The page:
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“Self-love, something teens often struggle with, is a prominent theme throughout the show. Because of Vivian’s profession, she feels misplaced and insignificant when she arrives in Hollywood.”

Above image courtesy of Broadway in Atlanta

‘Pretty Woman: The Musical’: An Emotional Ride on a Journey of Self-Discovery [Review]

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“Pretty Woman: The Musical,” based on the hit 1990 romantic comedy, is an emotional ride. The actors brilliantly displayed every feeling throughout their portrayal at the Fox Theatre on Sept. 15. The show features two protagonists: Vivian Ward, played by Olivia Valli, and Edward Lewis, played by Adam Pascal (who is perhaps best known as the actor who created the role of Roger in “Rent” 25 years ago). The musical is set in Hollywood, the perfect place for proper romance. They’re meant to spend the night together. However, this turns into a week — a deal worth $3,000 for Vivian, who is a sex-worker. Throughout the week, both are set on a journey of self-love and discovery,  along with a little Cinderella-spun romance. Ultimately, “Pretty Woman” is a show about learning to overcome our built-in biases.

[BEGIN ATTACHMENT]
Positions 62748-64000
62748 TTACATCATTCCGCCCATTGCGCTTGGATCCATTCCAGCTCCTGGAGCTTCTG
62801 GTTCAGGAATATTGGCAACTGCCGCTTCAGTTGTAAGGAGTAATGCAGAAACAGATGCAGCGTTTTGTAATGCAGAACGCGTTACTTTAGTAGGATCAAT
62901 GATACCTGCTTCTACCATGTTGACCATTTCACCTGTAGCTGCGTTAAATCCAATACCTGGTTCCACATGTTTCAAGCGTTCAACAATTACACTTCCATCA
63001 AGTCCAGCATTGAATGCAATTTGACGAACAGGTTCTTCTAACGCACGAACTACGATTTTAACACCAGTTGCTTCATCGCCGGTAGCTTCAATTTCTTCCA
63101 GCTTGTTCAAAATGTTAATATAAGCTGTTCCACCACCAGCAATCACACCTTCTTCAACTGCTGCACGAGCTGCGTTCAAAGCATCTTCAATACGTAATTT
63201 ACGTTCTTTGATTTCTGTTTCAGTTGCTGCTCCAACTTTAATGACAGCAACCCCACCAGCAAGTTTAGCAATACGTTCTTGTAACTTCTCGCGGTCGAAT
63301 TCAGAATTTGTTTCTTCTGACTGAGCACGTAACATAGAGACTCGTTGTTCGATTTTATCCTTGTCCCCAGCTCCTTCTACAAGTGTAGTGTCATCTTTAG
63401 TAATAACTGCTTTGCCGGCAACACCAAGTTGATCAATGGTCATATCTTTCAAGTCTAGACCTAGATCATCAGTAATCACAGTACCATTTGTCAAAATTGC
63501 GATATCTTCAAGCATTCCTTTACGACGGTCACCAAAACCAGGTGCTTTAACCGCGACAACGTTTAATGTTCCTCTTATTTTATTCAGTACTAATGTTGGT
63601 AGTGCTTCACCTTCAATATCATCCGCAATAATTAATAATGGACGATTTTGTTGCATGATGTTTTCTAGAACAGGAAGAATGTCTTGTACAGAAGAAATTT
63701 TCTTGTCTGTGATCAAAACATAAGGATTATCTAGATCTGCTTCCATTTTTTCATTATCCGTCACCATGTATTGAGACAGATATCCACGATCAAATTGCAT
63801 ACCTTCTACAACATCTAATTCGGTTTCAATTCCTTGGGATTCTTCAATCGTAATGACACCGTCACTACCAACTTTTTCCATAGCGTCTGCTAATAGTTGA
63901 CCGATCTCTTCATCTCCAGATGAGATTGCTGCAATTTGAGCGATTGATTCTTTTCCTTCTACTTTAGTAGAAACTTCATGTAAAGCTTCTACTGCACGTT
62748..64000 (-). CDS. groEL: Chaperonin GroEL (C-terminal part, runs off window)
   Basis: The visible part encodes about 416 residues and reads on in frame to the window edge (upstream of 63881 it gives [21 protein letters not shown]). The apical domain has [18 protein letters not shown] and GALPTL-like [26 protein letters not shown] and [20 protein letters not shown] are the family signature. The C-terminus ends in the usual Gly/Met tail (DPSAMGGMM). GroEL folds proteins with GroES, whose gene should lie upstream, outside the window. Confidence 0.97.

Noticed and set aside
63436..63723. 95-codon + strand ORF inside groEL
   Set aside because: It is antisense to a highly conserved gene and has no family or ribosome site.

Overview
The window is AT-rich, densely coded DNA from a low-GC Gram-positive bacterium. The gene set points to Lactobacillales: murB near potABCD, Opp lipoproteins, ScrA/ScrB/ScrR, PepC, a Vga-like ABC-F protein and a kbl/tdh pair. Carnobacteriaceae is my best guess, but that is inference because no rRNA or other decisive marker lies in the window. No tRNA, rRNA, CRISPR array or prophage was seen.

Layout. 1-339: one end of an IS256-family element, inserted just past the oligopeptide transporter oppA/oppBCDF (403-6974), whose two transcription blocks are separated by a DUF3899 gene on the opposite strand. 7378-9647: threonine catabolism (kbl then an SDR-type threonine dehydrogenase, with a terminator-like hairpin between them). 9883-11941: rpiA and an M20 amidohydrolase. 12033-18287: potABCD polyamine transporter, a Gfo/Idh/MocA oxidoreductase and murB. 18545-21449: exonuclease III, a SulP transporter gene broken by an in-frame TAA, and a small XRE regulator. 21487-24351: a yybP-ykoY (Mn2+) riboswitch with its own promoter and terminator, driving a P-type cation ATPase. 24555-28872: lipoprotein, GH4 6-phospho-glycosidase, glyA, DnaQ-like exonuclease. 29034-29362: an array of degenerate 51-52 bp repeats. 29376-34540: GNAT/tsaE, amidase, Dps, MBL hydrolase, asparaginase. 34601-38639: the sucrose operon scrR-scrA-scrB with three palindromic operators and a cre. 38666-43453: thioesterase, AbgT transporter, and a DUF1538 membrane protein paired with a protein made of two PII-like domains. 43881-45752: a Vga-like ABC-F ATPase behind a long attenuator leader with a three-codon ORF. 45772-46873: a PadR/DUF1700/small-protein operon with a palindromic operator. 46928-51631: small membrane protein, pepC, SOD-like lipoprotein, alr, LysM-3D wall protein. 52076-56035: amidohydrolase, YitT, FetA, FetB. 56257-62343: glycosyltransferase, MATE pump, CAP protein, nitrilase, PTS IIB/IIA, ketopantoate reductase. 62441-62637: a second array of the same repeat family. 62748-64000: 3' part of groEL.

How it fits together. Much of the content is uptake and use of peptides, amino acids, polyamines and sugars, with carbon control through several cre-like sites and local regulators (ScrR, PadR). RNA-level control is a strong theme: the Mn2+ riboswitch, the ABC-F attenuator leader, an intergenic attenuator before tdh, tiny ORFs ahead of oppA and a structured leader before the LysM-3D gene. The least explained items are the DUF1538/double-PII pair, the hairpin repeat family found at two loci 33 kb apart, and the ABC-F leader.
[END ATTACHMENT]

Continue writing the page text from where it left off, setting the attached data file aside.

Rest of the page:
Self-love, something teens often struggle with, is a prominent theme throughout the show. Because of Vivian’s profession, she feels misplaced and insignificant when she arrives in Hollywood. Edward hires her to have someone to include in his life, from his business affairs to his social events. Vivian slowly finds herself through these events, discovering what she loves to do. For instance, in Act One, they attend a ball. Vivian is unable to dance appropriately before the ball, and so she’s taught to do ballroom dances — something she falls in love with. The night ends up taking on a fairytale-esque theme of discovery. Moreover, she comes to understand that she’s more than what people have seen her for in the past. She’s a silly, vivacious, lovable character and not someone who’s only valuable because she’s a sex-worker. This storyline is what makes the show work. 

The acting, the vocals and the performers all play a huge role. In terms of production, the musical scores are beautifully written and performed. The best song of the show, “Anywhere But Here,” focuses on how hard it can sometimes be to fit into a society which tells you that you aren’t good enough. The song focuses on defying that, through letting others know that we all have a place in life. The costumes, the sets, the lighting — everything was brilliantly displayed.

The production qualities were not a surprise. This is, after all, a national touring production guaranteed to attract large audiences. The real surprise with “Pretty Woman: The Musical?” There is more to the story than moviegoers might recall.


VOX teens had the opportunity to see “Pretty Woman: The Musical” at the Fox Theatre, thanks to the generosity of VOX ATL’s community partner Most Valuable Kids Atlanta.

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